- Felicia Matlosz
SACRAMENTO, CA – Governor Newsom on Thursday, September 16, signed Assembly Bill 1094, authored by
Assemblymember Dr. Joaquin Arambula (D-Fresno). The legislation is known as the LGBTQ Violent Death Data Collection Pilot Program and is the first of its kind in the nation.
AB 1094 -- which received strong bipartisan support in the Assembly and State Senate -- was sponsored by The Trevor Project, the world’s largest suicide prevention and crisis intervention organization for LGBTQ young people. In addition, State Senator Susan Talamantes Eggman (D-Stockton) was a co-author and other advocates strongly supported the legislation.
The bill – which will go into effect on January 1, 2022 – will equip coroners and medical examiners in six
participating counties in California with the training necessary to identify and collect data on an individual’s sexual orientation or gender identify (SOGI) in cases of violent death, including homicide and suicide. This will provide California with much-needed data to track violent deaths among the lesbian, gay, bisexual, transgender, queer & questioning (LGBTQ) community. As a result, resources will be allocated and policies would be developed to help reduce the number of these preventable deaths.
Assemblymember Arambula said: “I greatly appreciate Governor Newsom’s support for this bill because it is about saving lives. Collecting this type of data is critical to understanding what is happening in our LGBTQ community, especially among the youth, when it comes to violent deaths, including homicide and suicide. Once we have this information, we can direct resources to programs that can prevent these deaths. It also is my hope that this new law will be a model for other states to follow.
“We must do what we can to better serve all our communities with compassion and understanding.”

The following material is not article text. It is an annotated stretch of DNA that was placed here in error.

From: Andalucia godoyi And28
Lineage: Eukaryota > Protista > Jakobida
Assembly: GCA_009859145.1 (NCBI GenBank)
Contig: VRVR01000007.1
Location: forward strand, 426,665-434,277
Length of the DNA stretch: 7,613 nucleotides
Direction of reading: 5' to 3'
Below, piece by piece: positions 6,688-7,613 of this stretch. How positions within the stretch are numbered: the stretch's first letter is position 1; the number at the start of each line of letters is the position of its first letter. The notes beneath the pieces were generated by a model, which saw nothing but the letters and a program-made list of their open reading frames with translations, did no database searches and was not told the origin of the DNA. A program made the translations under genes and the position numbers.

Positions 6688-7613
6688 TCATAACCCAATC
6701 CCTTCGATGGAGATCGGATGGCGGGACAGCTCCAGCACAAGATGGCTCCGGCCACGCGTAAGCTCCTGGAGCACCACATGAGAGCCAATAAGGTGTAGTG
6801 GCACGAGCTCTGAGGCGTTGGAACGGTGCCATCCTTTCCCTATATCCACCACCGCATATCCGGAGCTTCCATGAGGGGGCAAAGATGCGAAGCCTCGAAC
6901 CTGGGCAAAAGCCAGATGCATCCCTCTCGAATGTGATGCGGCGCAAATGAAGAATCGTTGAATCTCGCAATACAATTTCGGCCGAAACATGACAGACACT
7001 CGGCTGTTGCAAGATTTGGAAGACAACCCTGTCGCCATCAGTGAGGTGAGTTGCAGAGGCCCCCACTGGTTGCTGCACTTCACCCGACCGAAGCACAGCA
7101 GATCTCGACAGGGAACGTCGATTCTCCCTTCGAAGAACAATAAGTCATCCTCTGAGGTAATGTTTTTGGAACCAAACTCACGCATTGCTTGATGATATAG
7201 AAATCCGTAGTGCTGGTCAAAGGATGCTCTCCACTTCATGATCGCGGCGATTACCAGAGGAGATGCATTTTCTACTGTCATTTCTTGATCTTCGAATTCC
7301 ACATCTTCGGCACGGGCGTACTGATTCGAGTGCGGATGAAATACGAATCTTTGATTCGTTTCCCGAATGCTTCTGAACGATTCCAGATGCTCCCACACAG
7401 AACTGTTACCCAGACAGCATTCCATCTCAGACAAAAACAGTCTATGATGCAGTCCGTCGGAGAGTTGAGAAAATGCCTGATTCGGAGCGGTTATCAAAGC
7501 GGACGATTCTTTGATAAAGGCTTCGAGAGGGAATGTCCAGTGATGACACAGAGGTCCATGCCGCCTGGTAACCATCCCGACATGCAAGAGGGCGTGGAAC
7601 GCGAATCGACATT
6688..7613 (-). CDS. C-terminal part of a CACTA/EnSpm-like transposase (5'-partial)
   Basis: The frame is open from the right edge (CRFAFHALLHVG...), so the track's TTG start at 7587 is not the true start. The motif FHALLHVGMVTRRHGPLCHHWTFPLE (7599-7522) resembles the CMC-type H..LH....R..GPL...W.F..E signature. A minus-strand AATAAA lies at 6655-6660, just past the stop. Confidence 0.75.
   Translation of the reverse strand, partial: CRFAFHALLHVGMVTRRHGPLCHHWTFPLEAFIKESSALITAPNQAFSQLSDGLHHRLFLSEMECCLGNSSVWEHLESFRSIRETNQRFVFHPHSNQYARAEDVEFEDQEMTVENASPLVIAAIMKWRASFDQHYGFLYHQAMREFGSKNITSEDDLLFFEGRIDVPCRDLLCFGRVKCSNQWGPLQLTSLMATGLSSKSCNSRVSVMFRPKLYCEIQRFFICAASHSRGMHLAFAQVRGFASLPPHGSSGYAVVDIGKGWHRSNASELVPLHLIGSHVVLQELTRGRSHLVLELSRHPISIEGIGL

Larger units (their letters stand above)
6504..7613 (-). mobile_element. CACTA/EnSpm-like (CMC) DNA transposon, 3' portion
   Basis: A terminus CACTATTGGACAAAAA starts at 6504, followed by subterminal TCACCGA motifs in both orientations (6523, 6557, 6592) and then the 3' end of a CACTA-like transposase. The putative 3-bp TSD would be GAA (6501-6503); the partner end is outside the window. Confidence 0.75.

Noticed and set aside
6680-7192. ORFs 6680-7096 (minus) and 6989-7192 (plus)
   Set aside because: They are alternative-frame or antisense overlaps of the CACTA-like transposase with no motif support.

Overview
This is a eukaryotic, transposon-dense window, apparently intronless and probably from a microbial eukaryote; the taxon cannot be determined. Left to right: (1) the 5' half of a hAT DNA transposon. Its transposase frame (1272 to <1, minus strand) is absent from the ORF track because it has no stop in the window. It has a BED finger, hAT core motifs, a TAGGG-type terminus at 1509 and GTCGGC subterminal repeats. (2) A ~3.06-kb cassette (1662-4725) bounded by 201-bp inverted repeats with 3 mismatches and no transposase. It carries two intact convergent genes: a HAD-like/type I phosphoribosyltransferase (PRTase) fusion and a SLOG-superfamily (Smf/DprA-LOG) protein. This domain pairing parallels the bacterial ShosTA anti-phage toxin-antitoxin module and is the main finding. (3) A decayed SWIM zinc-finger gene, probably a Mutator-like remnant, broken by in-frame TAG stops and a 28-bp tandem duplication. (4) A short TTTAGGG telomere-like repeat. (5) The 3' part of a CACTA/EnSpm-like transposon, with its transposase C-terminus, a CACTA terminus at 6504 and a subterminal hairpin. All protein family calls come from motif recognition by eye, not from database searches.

Earlier this month, when AB 1094 cleared the State Legislature and was sent to Governor Newsom’s desk, Amit Paley (he/him pronouns), CEO and Executive Director for the Trevor Project said this:
“The first of its kind in the nation, this bill marks an important milestone in the movement to protect and save LGBTQ lives. There is a critical need to track cases of suicide, homicide, and police brutality among the LGBTQ community, allowing us to better understand these crises, respond more effectively with solutions, and help prevent future tragedies. We thank all the sponsors and advocates for championing this historic bill in California and hope that decision-makers across the country take note of this pilot program to model it in their respective communities.”
The number of LGBTQ youth who actually die by suicide (or other violent deaths) remains unknown due to the lack of SOGI data collected on a broad scale in the U.S. However, suicide is the second leading cause of death among youth ages 10–24 nationwide. And, according to the CDC (Centers for Disease Control and Prevention), LGBTQ youth are more than four times more likely to attempt suicide than their straight/cisgender peers. The Trevor Project’s 2021 National Survey on LGBTQ Youth Mental Health found that 42 percent of LGBTQ youthseriously considered attempting suicide in the past year, including more than half of transgender and nonbinary youth.
According to polling conducted by The Trevor Project and Morning Consult, more than four in five adults (84%) feel it is important to include sexual orientation and gender identity when evaluating suicide and other violent death statistics, including 91% of Democrats, 80% of independents and 77% of Republicans.